Winner of the international competition
Project Schedule: 2007-2010
Project Team: Preston Scott Cohen (architectural design); Amit Nemlich (planning); Collin Gardner, Hao Ruan, Joshua Dannenberg (design assistants, modeling, renderings); Yair Keshet(model)
Project Consultants: Architecture Design and Research Institute of South East University

Cite: Cilento, Karen. "Taiyuan Museum / Preston Scott Cohen" 17 Feb 2010. ArchDaily. Accessed 27 May 2015. <http://www.archdaily.com/?p=50000>
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  • leogar

    Interesting form. I could not see the relationship between the form and the landscapes of shanxi though and it that sense the form looks arbitrary. am I right or does that not really matter?

  • Michael

    Architects, the English language and Meaning clearly parted company some time ago.
    This is a Museum. You walk from room to room.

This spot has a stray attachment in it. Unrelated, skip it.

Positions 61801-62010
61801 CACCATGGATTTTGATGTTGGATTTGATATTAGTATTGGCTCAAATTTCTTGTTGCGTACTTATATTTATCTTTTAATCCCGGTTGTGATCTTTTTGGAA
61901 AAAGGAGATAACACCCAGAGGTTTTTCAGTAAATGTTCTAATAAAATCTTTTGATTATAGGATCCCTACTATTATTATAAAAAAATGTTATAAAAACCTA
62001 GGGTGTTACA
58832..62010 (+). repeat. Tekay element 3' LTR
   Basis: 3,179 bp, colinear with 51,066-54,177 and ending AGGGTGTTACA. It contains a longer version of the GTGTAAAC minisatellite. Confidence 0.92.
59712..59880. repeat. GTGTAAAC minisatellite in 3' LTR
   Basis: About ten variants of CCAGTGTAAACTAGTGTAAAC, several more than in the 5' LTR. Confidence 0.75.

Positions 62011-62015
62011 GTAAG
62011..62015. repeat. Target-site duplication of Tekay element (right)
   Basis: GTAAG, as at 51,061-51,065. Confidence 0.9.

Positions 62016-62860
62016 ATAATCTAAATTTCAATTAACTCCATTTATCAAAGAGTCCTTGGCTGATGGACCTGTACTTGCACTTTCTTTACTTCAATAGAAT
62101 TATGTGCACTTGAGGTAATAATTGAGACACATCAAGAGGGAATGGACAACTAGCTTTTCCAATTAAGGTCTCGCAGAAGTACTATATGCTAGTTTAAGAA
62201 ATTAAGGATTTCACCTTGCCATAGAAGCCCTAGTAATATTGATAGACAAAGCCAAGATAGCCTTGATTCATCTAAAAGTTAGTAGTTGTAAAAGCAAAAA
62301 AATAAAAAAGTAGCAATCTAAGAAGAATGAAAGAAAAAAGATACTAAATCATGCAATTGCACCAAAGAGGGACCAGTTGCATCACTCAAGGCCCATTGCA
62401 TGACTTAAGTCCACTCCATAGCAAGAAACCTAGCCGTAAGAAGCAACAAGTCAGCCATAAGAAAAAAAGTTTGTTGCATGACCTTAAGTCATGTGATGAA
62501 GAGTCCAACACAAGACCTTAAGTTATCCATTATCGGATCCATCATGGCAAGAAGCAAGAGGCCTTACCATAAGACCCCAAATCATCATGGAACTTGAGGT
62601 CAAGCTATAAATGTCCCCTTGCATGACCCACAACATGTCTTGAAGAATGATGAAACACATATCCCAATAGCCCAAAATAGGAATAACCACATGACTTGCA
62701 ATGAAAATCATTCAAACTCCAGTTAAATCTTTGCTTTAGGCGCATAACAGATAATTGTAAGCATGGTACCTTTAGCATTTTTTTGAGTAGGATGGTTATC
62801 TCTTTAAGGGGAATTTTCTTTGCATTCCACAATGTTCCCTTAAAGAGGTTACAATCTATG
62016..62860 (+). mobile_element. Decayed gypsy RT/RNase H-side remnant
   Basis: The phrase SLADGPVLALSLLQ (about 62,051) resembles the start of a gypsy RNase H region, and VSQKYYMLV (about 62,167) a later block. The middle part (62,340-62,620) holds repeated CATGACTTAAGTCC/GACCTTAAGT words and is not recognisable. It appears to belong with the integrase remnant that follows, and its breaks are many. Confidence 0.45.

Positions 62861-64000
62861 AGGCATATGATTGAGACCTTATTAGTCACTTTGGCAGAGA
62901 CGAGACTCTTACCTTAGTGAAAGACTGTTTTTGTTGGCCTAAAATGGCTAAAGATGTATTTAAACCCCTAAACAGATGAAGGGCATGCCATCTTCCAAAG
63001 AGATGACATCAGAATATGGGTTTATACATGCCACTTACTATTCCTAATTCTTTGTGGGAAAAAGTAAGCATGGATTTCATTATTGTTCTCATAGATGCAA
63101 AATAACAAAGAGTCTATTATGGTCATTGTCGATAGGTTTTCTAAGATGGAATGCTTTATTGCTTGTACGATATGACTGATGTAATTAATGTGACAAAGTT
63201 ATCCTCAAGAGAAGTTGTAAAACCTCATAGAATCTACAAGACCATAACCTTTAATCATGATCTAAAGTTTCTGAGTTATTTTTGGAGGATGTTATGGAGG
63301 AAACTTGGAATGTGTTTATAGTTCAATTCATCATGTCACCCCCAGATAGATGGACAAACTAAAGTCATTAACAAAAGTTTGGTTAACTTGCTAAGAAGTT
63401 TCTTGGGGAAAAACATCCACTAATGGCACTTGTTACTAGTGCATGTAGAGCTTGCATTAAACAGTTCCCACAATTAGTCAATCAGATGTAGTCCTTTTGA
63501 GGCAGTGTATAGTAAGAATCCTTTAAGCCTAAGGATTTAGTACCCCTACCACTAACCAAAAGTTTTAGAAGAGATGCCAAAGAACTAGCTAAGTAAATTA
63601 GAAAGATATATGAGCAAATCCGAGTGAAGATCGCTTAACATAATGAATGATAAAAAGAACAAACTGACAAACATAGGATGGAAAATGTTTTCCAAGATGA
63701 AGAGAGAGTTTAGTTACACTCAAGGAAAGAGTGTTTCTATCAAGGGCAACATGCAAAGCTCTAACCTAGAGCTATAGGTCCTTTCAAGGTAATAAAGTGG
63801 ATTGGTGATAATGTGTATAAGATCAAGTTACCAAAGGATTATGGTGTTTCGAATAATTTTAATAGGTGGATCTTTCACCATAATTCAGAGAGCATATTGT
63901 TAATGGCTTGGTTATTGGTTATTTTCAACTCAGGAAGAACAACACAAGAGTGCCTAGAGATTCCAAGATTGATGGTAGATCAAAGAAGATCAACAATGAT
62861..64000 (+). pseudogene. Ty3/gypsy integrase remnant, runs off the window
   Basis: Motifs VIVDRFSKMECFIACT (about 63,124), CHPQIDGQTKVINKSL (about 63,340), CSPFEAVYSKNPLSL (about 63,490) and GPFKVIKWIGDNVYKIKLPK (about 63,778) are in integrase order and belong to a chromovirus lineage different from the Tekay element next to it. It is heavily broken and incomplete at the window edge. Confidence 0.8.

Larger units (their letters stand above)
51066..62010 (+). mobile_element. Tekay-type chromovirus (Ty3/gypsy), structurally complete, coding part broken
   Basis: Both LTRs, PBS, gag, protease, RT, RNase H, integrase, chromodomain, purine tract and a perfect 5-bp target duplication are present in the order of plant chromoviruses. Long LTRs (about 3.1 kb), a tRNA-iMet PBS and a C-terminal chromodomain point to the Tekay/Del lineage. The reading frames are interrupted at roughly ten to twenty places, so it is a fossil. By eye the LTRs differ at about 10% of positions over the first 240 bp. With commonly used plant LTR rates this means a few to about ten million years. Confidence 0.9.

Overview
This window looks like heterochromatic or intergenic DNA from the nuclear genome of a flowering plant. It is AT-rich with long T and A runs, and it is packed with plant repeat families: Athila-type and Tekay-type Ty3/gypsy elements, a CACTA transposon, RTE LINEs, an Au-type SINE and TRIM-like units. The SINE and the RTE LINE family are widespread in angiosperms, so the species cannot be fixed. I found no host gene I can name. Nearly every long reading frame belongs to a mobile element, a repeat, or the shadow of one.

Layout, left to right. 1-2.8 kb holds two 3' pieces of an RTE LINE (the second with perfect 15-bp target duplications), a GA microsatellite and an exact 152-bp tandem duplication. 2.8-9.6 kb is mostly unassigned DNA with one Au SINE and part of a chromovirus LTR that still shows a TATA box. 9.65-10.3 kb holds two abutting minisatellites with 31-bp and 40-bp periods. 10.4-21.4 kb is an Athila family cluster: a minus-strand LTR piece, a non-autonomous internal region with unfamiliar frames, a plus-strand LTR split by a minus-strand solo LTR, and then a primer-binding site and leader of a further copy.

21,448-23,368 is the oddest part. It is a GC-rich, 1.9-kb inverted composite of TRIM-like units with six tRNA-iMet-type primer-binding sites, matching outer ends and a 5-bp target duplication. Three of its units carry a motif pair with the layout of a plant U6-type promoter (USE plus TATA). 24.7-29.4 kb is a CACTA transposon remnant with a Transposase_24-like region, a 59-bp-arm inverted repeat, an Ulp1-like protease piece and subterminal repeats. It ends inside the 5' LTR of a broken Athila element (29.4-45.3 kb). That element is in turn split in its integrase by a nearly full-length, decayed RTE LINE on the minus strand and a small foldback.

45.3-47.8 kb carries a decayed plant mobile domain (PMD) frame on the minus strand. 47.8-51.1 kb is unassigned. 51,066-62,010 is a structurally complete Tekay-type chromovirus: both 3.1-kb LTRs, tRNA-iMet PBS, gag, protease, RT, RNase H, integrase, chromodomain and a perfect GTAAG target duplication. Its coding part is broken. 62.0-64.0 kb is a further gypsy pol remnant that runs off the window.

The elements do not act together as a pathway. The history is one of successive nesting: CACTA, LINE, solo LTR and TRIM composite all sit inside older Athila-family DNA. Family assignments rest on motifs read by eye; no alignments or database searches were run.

How exactly do you ‘skip from one gallery to another in a non-linear fashion’ ?
    Did someone invent a Particle Transporter while I slept?

    This is just verbose spin to dress up the architect’s desire to build something whacky for the sake of it.

    • Will

      well, would you call how one navigates the Guggenheim as linear?

      • erik

        … as opposed to non-linear?… yes.

      • Michael

        Which Guggenheim?
        In any case, the answer is yes.

    • norm

      start reading james joyce for a while, maybe you’ll get it.
      don’t blame your own ignorance on architects. and yes,
      the experience of walking in a place like Guggenheim (NYC) is